The ‘new normal’ for China’s luxury watch market

    Luxury watch brands hone China retail expansion strategies in anticipation of market recovery later this year.
    Luxury consultant Peter Cheung sports a Van Cleef & Arpels watch in Wan Chai, Hong Kong. Photo: Ghetty Images
    Shilpa DhamijaAuthor
      Published   in Hard Luxury

    Although imports of Swiss watches to mainland China and Hong Kong fell sharply in the first quarter of 2024, luxury watch brands are advancing their retail expansion plans in the region in the hopes of a recovery in later this year.

    From January to March, collective exports of Swiss watches to mainland China and Hong Kong fell an average of 24% YoY, according to the Federation of the Swiss Watch Industry. Following this plunge, the US surpassed the combined import value of mainland China and Hong Kong, becoming the top importer of Swiss watches for the first time in seven years despite a nominal increase in imports.

    In the first quarter of 2024, the US imported 1.03 billion CHF ($1.13 billion) in Swiss watches, while mainland China and Hong Kong imported a combined total of 1.02 billion CHF ($1.12 billion).

    Pre-Covid – in the first quarter of 2019 – the collective export value of Swiss watches to mainland China and Hong Kong was 1.17 billion CHF ($1.28 billion), more than double that of the US at 540.9 million CHF ($592.21 million).

    Cautiously expanding#

    Mainland China’s luxury market has made a subdued recovery after the reopening of borders in 2023. However, by the end of the decade, the country is projected to become the world’s top luxury market.

    According to a Bain & Company report released late last year, Chinese consumers will lead global luxury market consumption and mainland China will contribute to up to 40% of worldwide luxury spending by 2030. This makes retail expansion in the region imperative for luxury brands despite the current market slump.

    French luxury watch and jewelry brand Van Cleef and Arpels is following a cautious expansion strategy in mainland China by prioritizing the launch of new boutiques in developed luxury markets in the eastern and northern parts of the country.

    Meanwhile, the brand will keep a safe distance from China’s southern coast “because of its proximity to Hong Kong [a tax-free shopping district] and the clear price gap,” Laura Lai, managing director of Van Cleef and Arpels, China, tells Jing Daily.

    Van Cleef and Arpels entered the mainland China market in 2010 and opened around two boutiques per year until 2020, when it decided to increase boutique openings to three or four every year, “because the Chinese were making their purchases within the country,” says Lai, adding, “and the trend continues.”

    Van Cleef and Arpels will open its fourth boutique in Beijing this summer. It already has five in Shanghai, and as Lai says, “both Beijing and Shanghai are important for us as they are popular travel hubs and the buyers here are sophisticated.” Lai adds that sales in these two cities tend to shape luxury consumption trends in the rest of mainland China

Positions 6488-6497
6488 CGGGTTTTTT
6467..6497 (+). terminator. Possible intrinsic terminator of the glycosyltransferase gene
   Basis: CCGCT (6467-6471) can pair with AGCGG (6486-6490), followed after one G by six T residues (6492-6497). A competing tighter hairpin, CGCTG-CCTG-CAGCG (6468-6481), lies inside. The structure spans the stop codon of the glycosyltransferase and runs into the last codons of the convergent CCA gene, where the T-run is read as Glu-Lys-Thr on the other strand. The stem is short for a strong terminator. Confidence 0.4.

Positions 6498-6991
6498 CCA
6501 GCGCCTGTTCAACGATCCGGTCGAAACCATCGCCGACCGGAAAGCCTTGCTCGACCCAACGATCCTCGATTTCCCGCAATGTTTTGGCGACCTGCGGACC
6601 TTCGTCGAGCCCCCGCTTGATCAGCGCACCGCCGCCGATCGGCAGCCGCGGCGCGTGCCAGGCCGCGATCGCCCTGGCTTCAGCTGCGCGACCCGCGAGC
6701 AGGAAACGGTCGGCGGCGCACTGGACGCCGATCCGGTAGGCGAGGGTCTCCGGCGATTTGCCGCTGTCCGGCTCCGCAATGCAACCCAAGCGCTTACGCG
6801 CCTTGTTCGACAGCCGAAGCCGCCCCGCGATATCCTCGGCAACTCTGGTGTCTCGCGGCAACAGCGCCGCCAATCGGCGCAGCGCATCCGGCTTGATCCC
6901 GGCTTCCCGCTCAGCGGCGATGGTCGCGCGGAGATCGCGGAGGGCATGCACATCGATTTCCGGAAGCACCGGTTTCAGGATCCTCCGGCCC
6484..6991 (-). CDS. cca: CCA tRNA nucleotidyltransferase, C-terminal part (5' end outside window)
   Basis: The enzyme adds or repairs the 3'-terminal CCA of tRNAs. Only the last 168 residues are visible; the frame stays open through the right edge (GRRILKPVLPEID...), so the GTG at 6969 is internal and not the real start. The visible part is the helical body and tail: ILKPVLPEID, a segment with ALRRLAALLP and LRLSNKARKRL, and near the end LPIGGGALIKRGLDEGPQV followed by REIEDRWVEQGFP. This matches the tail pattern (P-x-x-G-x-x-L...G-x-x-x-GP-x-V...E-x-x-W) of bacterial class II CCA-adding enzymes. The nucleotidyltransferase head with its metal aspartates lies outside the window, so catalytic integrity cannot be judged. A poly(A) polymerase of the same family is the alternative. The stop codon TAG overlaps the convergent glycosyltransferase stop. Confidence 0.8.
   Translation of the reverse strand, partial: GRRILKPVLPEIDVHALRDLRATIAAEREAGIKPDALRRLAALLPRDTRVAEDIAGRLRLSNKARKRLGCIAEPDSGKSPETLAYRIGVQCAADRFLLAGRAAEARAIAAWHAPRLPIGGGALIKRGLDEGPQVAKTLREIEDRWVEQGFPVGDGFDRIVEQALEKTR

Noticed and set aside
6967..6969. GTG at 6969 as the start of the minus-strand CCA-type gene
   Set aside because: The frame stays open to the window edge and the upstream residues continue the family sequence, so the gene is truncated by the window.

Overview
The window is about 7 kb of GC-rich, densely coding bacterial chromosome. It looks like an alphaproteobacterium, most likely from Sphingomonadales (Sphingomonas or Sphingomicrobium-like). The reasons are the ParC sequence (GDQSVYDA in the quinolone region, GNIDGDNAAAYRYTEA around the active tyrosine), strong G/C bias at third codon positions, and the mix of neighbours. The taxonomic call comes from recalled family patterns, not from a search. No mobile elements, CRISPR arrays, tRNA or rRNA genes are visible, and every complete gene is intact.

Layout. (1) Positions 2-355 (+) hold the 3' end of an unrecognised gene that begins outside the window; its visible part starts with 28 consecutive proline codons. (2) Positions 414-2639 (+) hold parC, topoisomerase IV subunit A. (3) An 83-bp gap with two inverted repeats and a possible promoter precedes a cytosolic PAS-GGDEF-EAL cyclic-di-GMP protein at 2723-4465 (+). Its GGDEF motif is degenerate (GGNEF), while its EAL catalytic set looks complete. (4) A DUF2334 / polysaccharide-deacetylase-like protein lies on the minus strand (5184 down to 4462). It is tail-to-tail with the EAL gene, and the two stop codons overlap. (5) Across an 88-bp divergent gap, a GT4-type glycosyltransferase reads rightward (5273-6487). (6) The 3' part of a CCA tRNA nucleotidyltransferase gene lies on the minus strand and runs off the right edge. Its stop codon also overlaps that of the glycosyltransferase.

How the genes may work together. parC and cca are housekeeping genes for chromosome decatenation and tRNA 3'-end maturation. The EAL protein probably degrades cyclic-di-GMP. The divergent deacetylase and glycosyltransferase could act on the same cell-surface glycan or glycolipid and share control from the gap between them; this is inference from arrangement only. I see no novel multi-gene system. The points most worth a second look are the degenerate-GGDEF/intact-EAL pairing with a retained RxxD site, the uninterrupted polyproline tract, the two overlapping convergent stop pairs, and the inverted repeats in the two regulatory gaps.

According to Lai, provincial cities with populations of over 10 million also show potential for luxury watch market growth in China, with Hangzhou and Nanjing in particular performing well for Van Cleef and Arpels. The brand will open its first boutique in Suzhou later this year.

    Bulgari, known for its Serpenti and Octo Finissimo watches, will increase its mainland China store count “slightly” in 2024, according to Antoine Pin, managing director of Bulgari’s watch division.

    “We need to get a better understanding of the market and cannot go too fast,” says Pin, adding that the expansion will be seen mostly in tier-three cities. The LVMH-owned watch and jewelry brand already has around 65 sales points in mainland China and 15 in Hong Kong.

    What is the ‘new normal’?#

    So far in 2024, sales for Bulgari in mainland China and Hong Kong have been “Okay. Not bad,” says Pin, who adds that the market is normalizing after the Covid-19 lockdowns and “extraordinary growth over the last decade.”

    But, what will be the “new normal” for the luxury watch market in mainland China and Hong Kong?

    According to Antoine Pin of Bulgari, “If China manages to get to the (approximately) 5% (GDP) growth that they are talking about based on proper consumption development, then we will have an amazing future in front of us.”

    Pin adds that this economic growth would increase the purchasing power of China’s middle class, noting, “What builds the success of the luxury industry is the middle class. The volume of watches we sell is important.”

    For Van Cleef and Arpels, business so far in 2024 has been “stable and moving in the right direction,” according to Laura Lai. Looking forward, Lai predicts that the economic issues of 2023 are unlikely to change in 2024, further delaying a recovery to pre-pandemic levels that the luxury industry is waiting for.

    However, Lai says, “this slowdown is unlikely to impact the luxury consumption of the ultra-high-net-wealth people in China.”

    Lai says that the existing luxury watch customer base is already substantial in mainland China. Yet, Lai cautions that the “new normal” for the luxury watch market in China is one in which “the number of newer customers in this segment will not be as high as before,” adding that competition among luxury watch brands to capture this audience is set to become fiercer in the months and years ahead.

    Discover more
    Daily BriefAnalysis, news, and insights delivered to your inbox.